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Tabasco and Chiapas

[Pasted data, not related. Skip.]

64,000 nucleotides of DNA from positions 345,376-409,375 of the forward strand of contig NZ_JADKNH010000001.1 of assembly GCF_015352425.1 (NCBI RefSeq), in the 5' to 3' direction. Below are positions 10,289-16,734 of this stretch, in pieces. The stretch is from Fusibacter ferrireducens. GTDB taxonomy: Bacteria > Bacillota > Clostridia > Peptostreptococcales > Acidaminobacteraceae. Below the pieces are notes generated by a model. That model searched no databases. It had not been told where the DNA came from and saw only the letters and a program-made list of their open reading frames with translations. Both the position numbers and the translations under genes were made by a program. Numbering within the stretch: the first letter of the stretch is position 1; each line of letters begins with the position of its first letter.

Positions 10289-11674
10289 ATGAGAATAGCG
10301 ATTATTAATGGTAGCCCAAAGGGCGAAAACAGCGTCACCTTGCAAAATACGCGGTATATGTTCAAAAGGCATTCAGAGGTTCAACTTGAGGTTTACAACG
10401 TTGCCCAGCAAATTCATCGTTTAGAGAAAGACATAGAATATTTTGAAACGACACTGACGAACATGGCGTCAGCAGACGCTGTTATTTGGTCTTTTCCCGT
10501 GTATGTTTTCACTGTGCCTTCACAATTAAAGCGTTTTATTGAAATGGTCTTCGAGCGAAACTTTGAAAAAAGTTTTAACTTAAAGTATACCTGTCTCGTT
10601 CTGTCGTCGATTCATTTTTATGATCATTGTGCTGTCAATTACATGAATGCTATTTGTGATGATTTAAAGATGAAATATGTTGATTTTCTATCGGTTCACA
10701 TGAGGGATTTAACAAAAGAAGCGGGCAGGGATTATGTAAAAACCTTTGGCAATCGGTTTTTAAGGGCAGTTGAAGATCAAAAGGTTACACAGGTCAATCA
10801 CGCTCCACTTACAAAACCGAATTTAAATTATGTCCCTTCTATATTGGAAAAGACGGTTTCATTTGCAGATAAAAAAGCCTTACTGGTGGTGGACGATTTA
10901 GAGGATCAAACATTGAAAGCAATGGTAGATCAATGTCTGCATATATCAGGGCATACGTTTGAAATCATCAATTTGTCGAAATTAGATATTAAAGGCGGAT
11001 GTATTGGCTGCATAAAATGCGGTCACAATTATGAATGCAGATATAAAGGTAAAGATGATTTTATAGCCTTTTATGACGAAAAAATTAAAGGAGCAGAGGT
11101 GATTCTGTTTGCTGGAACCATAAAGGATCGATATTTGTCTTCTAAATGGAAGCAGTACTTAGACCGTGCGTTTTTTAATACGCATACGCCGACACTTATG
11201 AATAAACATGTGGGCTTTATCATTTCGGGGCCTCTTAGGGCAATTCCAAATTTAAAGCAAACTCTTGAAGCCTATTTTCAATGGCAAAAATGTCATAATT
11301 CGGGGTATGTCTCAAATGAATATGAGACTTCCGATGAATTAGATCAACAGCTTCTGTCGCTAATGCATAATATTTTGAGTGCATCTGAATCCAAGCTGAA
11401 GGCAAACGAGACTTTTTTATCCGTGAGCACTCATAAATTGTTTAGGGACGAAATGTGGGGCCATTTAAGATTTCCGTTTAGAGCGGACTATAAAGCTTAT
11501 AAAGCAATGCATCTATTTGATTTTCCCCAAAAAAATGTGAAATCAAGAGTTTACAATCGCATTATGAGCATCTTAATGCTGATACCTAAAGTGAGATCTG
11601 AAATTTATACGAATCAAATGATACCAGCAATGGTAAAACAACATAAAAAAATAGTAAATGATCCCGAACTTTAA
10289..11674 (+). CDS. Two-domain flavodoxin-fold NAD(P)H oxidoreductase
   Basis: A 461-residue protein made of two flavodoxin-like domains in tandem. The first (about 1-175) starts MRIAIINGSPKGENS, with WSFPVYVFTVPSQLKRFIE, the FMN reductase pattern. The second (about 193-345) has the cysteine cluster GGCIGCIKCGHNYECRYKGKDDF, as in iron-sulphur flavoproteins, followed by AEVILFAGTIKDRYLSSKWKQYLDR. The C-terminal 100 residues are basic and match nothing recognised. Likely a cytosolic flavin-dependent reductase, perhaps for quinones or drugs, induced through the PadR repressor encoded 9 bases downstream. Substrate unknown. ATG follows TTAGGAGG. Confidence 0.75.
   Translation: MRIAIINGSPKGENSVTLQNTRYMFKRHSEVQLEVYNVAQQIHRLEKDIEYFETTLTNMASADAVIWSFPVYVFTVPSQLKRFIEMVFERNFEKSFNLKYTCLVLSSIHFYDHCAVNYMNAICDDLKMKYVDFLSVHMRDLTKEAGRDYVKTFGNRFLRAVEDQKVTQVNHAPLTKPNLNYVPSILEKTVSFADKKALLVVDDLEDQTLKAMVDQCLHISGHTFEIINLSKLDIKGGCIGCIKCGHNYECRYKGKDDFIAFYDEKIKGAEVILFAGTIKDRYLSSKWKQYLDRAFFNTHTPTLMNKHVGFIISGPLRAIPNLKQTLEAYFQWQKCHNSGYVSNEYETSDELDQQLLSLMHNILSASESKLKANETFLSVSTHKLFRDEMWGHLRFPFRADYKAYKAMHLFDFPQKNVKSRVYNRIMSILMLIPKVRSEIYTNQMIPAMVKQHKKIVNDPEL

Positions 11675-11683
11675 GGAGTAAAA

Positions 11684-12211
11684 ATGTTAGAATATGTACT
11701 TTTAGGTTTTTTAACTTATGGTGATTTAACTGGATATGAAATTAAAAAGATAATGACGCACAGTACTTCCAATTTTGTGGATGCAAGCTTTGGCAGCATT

The southern end of Vera Cruz and all of Tabasco in Mexico are not significantly different in appearance than southeastern Georgia.  Most of the region is level and humid, with many swamps and natural lakes. The coast of Tabasco is lined with tidal marshes almost identical to those of the coast of Georgia.  Although most of the indigenous inhabitants of Tabasco are called Mayas, most are descended from ethnic groups that were not true Mayas, but absorbed varying degrees of Maya culture.  One group, the Tamauli were originally refugees from Tamaulipas State in the northeastern corner of Mexico. This is the land in which the Olmec Civilization rose.  After all the major centers of this culture were abandoned around 400 BC, the population density declined and most people lived in relatively small agricultural or fishing villages. In most regions, however, agriculture productivity and diversity continued to increase.  These villages would have appeared little different than those “Mississippian” societies in the Southeast that did not build large mounds. The people of Tabasco were apparently illiterate during this era and mainly produced utilitarian items. Villages were established on islands in the Tabasco tidal marshes.  Their occupants both farmed and fished. The Marsh People towns contained no stone structures. Their temples and houses of the elite were placed on earthen mounds, identical in appearance to those of the Muskogeans in the Southeastern United States.  The ball courts of the Marsh People were horseshoe shaped earthworks, which were very similar to structures found in Swift Creek Culture towns in the Southeast, an later in Creek towns, up to the late 1700s. Through the...

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